It's been a while since my last game mechanism, I think I'm actually missing two weeks worth after a few incidents have taken my attention (Little Game Chef, EyeCon).
So I'll try to make this up with a couple of mechanisms in quick succession. I can't guaranetee that...I only said I'd try.
This week I want to look at an interesting phenomenon I encountered during my run of Guerilla Television over the weekend, especially in the later sessions.
Keeping the party together without forcing it upon them.
Now that I think about it, the concept of "not splitting the party" has long been an established gaming trope. Back in the days of the early editions of D&D, character type were deliberately specialised, compartmentalised...a warrior was great in a fight but he couldn't pick locks, a cleric could heal and do a bit of combat but mostly on the defense. There was a bit of leeway between the roles, but not enough for players to really step on each others toes. A good adventure would utilise the skills of everyone in the party, and for this reason you'd never know when the thief might be useful, or when you'd need a levitation spell cast. You'd keep the party together just in case one half of the party needed skills that were currently locked away in the other half on the other side of the dungeon.
Under that sort of system (even in D&D's modern incarnations), you also had challenges based on the strength of the whole party. So characters who wandered off would often encounter beings far stronger than they were capable of matching on their own.
A lot of newer systems have allowed players to create characters who are jack's-of-all-trades. I'm not going to say if this is more realistic or better for a game, but it seems like a much harder task to keep a group together when everyone is capable of doing everything (even if none of them individually do anything very well).
Some games bring a sense of unity back into the group dynamic by providing bonuses when characters assist one another. Other game designers believe that forcing characters to share agendas and goals will drive them to work with one another. But I've found many of these systems seem quite contrived. It might be good for the narrative to keep character's together, but what keeps two characters together when they are at odds with one another?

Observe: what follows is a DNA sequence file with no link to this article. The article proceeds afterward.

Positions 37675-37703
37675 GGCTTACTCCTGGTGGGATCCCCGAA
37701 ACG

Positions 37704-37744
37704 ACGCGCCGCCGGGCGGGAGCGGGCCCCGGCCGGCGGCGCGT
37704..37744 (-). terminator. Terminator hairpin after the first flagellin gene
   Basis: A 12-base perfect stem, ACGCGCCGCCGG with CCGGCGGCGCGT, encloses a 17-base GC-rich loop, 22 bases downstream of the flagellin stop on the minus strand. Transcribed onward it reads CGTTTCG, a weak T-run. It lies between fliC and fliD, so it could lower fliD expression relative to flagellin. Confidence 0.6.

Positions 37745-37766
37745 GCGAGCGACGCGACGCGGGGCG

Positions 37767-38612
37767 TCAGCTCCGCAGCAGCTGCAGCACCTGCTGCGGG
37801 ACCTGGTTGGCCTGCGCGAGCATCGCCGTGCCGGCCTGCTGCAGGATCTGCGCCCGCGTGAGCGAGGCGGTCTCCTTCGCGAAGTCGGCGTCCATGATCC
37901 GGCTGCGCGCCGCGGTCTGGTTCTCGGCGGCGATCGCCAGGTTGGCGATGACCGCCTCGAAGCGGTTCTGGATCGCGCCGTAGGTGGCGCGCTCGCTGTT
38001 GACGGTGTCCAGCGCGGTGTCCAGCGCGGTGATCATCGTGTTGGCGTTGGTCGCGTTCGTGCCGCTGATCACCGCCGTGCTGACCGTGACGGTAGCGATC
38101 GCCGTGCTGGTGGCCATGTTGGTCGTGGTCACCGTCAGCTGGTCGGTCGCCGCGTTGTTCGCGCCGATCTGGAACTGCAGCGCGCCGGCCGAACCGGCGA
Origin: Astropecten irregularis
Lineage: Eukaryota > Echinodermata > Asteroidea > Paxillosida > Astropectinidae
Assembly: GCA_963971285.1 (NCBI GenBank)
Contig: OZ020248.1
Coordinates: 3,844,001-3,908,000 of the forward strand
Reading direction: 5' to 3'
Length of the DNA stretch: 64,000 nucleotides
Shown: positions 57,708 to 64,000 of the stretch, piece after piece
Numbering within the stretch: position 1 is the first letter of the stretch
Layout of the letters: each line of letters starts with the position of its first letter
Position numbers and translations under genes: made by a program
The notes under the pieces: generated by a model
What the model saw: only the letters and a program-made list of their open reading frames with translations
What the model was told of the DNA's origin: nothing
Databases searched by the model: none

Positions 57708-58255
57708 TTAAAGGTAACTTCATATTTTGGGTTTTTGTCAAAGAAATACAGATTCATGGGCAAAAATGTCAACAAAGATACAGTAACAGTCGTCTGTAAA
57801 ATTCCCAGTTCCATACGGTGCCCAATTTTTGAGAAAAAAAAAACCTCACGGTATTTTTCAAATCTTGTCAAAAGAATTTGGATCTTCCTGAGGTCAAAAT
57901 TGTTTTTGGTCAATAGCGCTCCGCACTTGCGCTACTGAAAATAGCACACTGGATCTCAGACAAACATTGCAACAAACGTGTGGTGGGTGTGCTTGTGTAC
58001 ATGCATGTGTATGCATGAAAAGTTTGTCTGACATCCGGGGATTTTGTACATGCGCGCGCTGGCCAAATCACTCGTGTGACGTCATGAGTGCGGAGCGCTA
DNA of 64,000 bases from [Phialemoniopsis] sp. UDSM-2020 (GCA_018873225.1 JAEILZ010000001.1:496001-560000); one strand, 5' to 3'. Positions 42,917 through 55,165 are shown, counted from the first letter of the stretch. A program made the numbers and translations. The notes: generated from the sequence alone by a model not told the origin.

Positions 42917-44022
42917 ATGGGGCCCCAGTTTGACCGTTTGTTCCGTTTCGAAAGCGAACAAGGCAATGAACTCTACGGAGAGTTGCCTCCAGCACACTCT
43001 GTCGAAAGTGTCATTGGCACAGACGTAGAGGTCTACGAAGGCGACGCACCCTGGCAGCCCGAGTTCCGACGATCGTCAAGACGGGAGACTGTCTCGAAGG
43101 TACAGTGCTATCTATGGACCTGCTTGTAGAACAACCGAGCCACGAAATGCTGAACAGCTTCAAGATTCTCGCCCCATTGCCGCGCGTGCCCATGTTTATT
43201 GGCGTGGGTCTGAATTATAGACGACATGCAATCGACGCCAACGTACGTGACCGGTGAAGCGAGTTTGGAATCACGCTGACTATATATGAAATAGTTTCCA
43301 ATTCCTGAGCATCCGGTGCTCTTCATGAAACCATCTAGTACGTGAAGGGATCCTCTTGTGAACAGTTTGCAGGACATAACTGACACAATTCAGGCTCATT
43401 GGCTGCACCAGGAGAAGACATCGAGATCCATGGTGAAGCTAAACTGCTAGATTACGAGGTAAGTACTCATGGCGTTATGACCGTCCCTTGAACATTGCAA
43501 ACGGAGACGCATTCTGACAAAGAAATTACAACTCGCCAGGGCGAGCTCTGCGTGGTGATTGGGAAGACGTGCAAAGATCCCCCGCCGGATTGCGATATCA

Do you need a third party to continually smooth out the differences?
What if none of the players want to take on the role of mediator?
Will the players simply see it as railroading if the GM introduces a character pure for the purposes of group harmony?
Every group is different, but I think a good game mechanism can be set up that will keep a character group together even if they do keep arguing.
The "Blood Brothers" from the Sabbat in White Wolf's original World of Darkness come to mind. They would wander around in identical packs, with flesh sculpted to look like exact duplicates of on another. It was in the flavour text that they wandered in groups (called "circles"), and it could be argued that they were just following orders, but there was something else insidious about them. Their flaw as a group meant that any time a member of a Blood Brother's circle suffered an injury penalty, all members of the group shared that penalty. If two had penalties, then the highest penalty applied.
It doesn't seem like much, but when you think about it, it really makes a player want to defend the other members of their circle. Why allow a weak spot in the circle when everyone will suffer the damage if it get's through? Why allow a team-mate to wander off into the night alone, when they might get damaged and therefore weaken everyone else? In every other way, these creatures of the night had virtually the same range of abilities and potential powers at their disposal, but this one additional factor gave them a coherence as a group that would hold together the most argumentative group.
Communal access to a limited resource can do a very similar thing.
Fan points in Guerrilla Television become available if a character succeeds in a scene that ends up being screened on TV. Fan points are a limited resource in the game which are used to manipulate die rolls and calculate a winner at the end. Everyone wants the fame associated with the fans but there's only so much to go around.
What keeps players together is the fact that if a scene is viewed in prime time, all characters present in the scene gain a fan point regardless of whether they are assisting the current action or acting against it. Merely being a part of the controversy adds a degree of fame to the character.
This only started to become important as other parts of the game were refined and clarified (it came most notably into focus when Fan Points were reduced to a limited resource).
Unlike the weakness of the Blood Brothers which nudges the characters to work together, the fan points in Guerrilla Television simply nudge them into proximity with one another. They can come together for co-operation or conflict, it doesn't matter, just as long as they are together.
A mechanism like this could easily be converted to spiritual energy points for magicians (if one magician is in close proximity to another when a power fluctuation occurs, then both gain a fragment of mystical energy). This could easily describe why many users of magic like to work their effects in mystical groups, even thought the members of the groups hate one another. It certainly provides different connotations to the typical stereotype of magic users being hated by the religious establishment and banding together to avoid destruction from roving inquisitors and angry mobs.
I'll have to consider this further.